Query the TimeZone of an xts object

Get the TimeZone of an xts object.

indexTZ(x, ...)
tzone(x, ...)

indexTZ(x) <- value tzone(x) <- value


an xts object


a valid TZ object



As of version 0.6-4 all objects carry the time zone under which they were created in a hidden attribute names .indexTZ.

Going forward from 0.7-4, the TZ variable is now also stored in the index itself, in the tzone attribute. This is to facilitate the transition to removing the xts-specific attributes referenced by indexTZ, indexFormat, and indexClass. These accessor functions will continue to behave the same under the new internals. Additionally, there is a new getter/setter method with tzone and tzone<-.

Internally, all time indexing is converted to POSIXct, seconds since the epoch as defined by a combination of the underlying OS and the TZ variable setting at creation. The current implementation of xts manages time zone information as transparently as possible, delegating all management to R, which is in turn managed in most instances by the underlying operating system.

During printing, and subsetting by time strings the internal POSIX representation is used to identify in human-friendly terms the time at each position.

This is different than previous versions of xts, where the index was stored in its native format (i.e. class).

The ability to create an index using any of the supported timeBased classes (POSIXct, Date, dates, chron, timeDate, yearmon, yearqtr) is managed at the user-interaction point, and the class is merely stored in another hidden attribute names .indexCLASS. This is accessible via the indexClass and indexClass(x)<- functions.

In most cases, all of this makes the subsetting by time strings possible, and also allows for consistent and fast manipulation of the series internally.

Problems may arise when an object that had been created under one TZ (time zone) are used in a session using another TZ. This isn't usually a issue, but when it is a warning is given upon printing or subsetting. This warning may be controlled with option("xts_check_TZ").


A named vector of length one, giving the objects TZ at creation.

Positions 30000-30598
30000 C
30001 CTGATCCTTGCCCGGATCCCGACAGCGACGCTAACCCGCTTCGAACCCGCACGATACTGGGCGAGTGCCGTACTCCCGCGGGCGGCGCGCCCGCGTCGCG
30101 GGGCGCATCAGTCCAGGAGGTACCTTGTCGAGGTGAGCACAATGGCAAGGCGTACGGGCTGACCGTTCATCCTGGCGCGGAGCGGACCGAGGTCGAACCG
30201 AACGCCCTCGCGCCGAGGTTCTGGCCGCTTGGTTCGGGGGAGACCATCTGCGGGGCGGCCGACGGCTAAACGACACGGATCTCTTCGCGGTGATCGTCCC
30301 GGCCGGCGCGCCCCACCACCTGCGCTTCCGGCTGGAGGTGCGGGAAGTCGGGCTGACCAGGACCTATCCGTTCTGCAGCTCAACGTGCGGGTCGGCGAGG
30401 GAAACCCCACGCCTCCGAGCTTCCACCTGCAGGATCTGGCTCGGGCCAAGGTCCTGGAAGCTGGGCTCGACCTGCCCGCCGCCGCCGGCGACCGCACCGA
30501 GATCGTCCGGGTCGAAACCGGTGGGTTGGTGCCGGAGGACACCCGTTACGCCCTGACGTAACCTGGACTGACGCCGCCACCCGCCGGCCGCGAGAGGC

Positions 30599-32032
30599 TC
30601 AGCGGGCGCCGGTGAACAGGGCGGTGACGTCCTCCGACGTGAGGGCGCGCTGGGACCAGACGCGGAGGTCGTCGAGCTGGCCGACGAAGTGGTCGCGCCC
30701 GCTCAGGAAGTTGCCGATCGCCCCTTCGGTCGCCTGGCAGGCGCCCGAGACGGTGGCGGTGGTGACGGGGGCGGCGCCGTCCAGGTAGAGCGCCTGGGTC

Timezones are a difficult issue to manage. If intraday granularity is not needed, it is often best to set the system TZ to "GMT" or "UTC".

See Also


  • TimeZone
  • indexTZ
  • indexTZ<-
  • tzone
  • tzone<-
library(xts) # NOT RUN { x <- xts(1:10, Sys.Date()+1:10) indexTZ(x) # same, preferred as of 0.9-1 tzone(x) str(x) x # now set TZ to something different... # } # NOT RUN { Old.TZ <- Sys.getenv("TZ") Sys.setenv(TZ="America/Chicago") x Sys.setenv(TZ=Old.TZ) # }
Documentation reproduced from package xts, version 0.9-7, License: GPL (>= 2)

Community examples at Sep 7, 2016 xts v0.9-7

## Setting time-zones using tzone This example is derived from the **Intro to Time Series: The Power of xts and zoo** from (DataCamp)[]. First we'll construct a vector of times to be used in constructing our xts object. ```r require(xts) times <- Sys.time() + seq(1, 1000, 100) ``` Next we can use these times to actually create an **xts** object. ```r times_xts <- xts(1:10, = times) ``` Now we can actually play with the time zones using the function `tzone()`. `tzone()`, in my mind, works similar to the base `names()` function. You can use `names()` on an object to extract the names OR you can set names with the following syntax: `names(x) <- c("a", "b", "c")`. `tzone()` wokrs similarly. We can extract the time-zone of our times_xts object, or set it using `tzone()`. We can extract the system time (the time that was used to create `times`). ```r tzone(times_xts) ``` Well, what if you wanted to set your time zone to Hong Kong? Well: ```r tzone(times_xts) <- "Asia/Hong_Kong" ```